Author(s): Mitra R, Fleischmann K
Abstract Share this page
Abstract Trauma to epidural catheters on insertion or removal may result in shearing or breakage. Although there is no evidence of neurologic sequelae from a sheared catheter, many reports still advocate eventual surgical removal. The literature suggests the following options: (1) using slow continuous force at all times; (2) discontinuing application of force if the catheter begins to stretch and reapplying traction several hours later; (3) placing of the patient in the same position as insertion; (4) placing the patient in the lateral decubitus position if possible; (5) attempting to remove in extreme flexion if the previous interventions are not efficacious; (6) attempting extension if flexion fails; (7) attempting removal after injection of preservative-free normal saline through the catheter; (8) considering use of a convex surgical frame; (9) considering computed tomographic scan to identify the etiology of entrapment; (10) considering leaving a retained epidural catheter in place in adult patients; (11) providing patient education regarding "red flags" to watch out for; and (12) neurosurgical consultation for all cases in which the catheter fragment is in the spinal canal.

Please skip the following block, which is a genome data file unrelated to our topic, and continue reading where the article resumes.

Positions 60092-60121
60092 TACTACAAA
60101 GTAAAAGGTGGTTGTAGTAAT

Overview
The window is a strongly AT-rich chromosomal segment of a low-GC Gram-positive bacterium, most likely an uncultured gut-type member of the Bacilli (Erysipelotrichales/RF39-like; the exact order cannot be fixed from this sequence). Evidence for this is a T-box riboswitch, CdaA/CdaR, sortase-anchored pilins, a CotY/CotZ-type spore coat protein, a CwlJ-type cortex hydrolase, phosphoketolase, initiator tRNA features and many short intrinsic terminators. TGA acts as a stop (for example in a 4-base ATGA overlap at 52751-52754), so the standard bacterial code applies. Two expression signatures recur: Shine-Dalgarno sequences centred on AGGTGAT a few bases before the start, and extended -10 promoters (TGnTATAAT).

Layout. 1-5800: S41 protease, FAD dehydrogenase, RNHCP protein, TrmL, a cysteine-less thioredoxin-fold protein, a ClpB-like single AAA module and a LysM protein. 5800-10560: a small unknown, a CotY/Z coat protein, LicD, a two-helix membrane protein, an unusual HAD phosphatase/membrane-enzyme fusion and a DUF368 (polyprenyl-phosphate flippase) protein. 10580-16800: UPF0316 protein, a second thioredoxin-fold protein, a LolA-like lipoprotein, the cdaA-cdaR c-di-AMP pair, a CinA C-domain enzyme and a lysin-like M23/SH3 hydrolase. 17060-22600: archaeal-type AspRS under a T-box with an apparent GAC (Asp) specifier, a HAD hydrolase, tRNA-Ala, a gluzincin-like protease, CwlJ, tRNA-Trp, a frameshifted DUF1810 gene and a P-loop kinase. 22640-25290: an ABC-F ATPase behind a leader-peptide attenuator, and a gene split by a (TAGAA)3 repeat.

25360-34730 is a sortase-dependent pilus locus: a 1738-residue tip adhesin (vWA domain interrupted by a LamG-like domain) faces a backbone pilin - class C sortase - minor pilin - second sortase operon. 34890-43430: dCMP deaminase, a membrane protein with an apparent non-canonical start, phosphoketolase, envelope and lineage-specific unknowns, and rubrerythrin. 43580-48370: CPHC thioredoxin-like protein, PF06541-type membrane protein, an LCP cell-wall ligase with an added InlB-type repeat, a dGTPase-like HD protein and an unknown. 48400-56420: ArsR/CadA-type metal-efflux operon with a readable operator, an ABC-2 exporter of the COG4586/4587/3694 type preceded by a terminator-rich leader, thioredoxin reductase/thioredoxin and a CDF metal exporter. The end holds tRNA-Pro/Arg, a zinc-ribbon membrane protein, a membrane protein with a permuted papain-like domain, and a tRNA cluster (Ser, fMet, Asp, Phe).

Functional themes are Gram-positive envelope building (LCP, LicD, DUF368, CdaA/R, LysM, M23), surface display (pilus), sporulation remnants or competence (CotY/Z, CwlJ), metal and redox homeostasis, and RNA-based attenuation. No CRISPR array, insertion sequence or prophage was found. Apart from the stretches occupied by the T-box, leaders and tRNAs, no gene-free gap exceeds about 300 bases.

This article was published in J Clin Anesth
and referenced in Emergency Medicine: Open Access